During the early 19th century, the dominant currency of the regions which were later amalgamated as the Straits Settlements, that being Penang, Malacca and Singapore, was the Spanish Dollar. Additionally Java rupees and guilders were often used in the colony but they had a reputation of having a silver content less than that of the Spanish Dollar. Because of this, in 1823 the government declared the Spanish Dollar the legal currency of the settlements but this left the colony without any lower denomination medium of exchange.
While some early trials were made, the coinage that eventuated as the first circulating coins for colony were the one quarter, one half and one cent coins bearing a wreath on the reverse with the legend EAST INDIA COMPANY and the date 1845 at the bottom despite the issue being stuck from 1847 to 1862. The denomination of HALF CENT is at the center of the reverse. The obverse features the Wyon Young Head portrait of Queen Victoria.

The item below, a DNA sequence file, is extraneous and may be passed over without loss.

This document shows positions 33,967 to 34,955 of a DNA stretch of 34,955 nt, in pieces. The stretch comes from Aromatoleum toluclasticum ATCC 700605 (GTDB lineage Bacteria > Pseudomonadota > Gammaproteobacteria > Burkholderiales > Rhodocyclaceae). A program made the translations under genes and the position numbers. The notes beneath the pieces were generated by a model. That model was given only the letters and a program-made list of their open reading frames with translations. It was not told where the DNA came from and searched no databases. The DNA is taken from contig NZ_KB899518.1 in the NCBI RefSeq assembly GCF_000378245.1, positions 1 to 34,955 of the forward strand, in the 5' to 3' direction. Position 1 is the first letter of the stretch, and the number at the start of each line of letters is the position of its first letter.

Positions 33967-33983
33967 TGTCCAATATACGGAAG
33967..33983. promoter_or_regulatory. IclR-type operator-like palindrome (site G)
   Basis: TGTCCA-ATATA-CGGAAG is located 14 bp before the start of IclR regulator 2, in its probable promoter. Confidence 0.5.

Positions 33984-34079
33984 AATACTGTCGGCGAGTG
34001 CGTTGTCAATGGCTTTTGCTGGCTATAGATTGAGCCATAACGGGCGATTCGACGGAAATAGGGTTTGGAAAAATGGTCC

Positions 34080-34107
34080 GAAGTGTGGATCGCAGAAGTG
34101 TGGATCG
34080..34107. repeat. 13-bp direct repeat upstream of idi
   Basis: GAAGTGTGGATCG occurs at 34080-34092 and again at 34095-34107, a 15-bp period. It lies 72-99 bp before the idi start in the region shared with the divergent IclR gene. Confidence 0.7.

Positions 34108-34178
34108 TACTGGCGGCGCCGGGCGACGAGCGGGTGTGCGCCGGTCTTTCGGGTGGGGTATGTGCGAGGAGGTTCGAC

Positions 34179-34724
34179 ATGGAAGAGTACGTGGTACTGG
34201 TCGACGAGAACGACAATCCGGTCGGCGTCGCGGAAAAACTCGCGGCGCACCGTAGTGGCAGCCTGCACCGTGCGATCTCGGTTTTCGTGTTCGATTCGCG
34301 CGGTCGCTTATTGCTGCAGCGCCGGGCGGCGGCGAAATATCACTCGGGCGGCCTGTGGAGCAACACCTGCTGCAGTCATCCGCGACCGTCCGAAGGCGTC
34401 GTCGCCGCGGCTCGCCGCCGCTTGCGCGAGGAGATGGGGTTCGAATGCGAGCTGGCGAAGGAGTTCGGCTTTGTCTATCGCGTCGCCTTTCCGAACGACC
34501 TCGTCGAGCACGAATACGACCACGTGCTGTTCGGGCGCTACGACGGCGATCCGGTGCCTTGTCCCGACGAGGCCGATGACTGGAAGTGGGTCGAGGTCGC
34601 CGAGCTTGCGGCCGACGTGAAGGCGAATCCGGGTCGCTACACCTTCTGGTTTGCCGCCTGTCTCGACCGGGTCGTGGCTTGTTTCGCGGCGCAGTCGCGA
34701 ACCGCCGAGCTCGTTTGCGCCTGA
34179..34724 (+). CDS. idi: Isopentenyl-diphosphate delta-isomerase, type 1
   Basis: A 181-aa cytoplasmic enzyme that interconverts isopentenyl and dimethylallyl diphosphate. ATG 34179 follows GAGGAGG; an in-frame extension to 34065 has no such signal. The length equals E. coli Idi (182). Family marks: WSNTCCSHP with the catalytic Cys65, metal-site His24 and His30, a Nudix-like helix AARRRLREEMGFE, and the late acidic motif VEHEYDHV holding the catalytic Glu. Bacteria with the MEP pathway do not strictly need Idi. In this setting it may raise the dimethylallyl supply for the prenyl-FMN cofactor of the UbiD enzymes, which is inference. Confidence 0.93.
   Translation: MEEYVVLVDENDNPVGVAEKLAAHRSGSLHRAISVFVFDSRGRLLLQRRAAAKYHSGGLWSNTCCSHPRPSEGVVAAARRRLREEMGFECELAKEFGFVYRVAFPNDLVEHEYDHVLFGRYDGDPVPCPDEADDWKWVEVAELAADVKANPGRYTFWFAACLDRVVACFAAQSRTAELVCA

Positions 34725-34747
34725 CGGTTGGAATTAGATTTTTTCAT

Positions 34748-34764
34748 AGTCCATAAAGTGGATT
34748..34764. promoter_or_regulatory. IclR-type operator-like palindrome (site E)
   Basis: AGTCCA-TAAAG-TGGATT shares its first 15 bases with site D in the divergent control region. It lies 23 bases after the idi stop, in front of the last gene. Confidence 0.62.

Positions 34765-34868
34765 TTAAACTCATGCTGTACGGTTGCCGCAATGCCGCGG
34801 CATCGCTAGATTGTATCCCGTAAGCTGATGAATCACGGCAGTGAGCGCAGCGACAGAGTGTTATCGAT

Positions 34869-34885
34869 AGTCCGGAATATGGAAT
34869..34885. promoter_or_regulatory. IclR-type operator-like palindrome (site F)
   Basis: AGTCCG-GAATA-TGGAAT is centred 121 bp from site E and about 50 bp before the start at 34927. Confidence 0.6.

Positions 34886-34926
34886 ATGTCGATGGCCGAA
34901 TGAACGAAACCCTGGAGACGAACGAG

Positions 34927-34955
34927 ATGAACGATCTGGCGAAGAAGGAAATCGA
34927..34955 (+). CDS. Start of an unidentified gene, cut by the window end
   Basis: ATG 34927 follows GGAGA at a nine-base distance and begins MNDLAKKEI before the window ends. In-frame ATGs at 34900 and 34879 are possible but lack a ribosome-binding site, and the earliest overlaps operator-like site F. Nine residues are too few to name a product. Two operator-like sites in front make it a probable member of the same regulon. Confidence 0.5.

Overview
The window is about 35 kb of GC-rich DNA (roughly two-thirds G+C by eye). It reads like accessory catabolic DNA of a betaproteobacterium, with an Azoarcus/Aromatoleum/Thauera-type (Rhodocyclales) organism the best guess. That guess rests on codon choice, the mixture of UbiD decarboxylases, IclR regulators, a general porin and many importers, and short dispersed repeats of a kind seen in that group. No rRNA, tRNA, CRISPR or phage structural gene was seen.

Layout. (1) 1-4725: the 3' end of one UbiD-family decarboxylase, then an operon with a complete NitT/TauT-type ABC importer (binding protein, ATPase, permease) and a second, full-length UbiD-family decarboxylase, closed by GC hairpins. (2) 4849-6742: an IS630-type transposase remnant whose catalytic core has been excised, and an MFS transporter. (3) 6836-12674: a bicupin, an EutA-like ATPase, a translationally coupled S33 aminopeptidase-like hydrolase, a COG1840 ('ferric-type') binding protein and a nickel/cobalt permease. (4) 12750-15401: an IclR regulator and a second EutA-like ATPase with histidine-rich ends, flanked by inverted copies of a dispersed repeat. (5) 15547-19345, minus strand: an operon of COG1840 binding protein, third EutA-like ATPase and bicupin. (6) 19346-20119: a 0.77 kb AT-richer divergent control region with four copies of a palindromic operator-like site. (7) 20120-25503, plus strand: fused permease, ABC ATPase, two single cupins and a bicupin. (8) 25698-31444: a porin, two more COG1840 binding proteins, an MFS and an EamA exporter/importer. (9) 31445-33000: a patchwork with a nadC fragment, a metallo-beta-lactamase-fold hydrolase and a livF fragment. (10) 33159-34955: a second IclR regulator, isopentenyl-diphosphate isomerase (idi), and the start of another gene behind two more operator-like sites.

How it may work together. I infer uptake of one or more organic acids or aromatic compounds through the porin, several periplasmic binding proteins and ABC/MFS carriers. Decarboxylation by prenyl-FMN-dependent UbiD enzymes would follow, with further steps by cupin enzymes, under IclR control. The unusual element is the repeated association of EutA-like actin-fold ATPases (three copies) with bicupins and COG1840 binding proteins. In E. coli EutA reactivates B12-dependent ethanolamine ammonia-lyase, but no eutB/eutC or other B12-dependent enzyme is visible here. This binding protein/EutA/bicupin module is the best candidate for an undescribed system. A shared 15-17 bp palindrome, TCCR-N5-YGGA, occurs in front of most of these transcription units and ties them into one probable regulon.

The Half Cent is slightly scarcer than the One Cent though more abundant than the quarter cent except if sought in higher mint state grades where the larger coin size tends to ensure detracting marks limit the grade. The issue comes in two types, the Sans WW type and the WW type, the latter having the designer's initials WW in the truncation of the bust. The sans WW type is the scarcer of the two types, especially if sought in high grades with very few high grade examples appearing at public auction in recent times.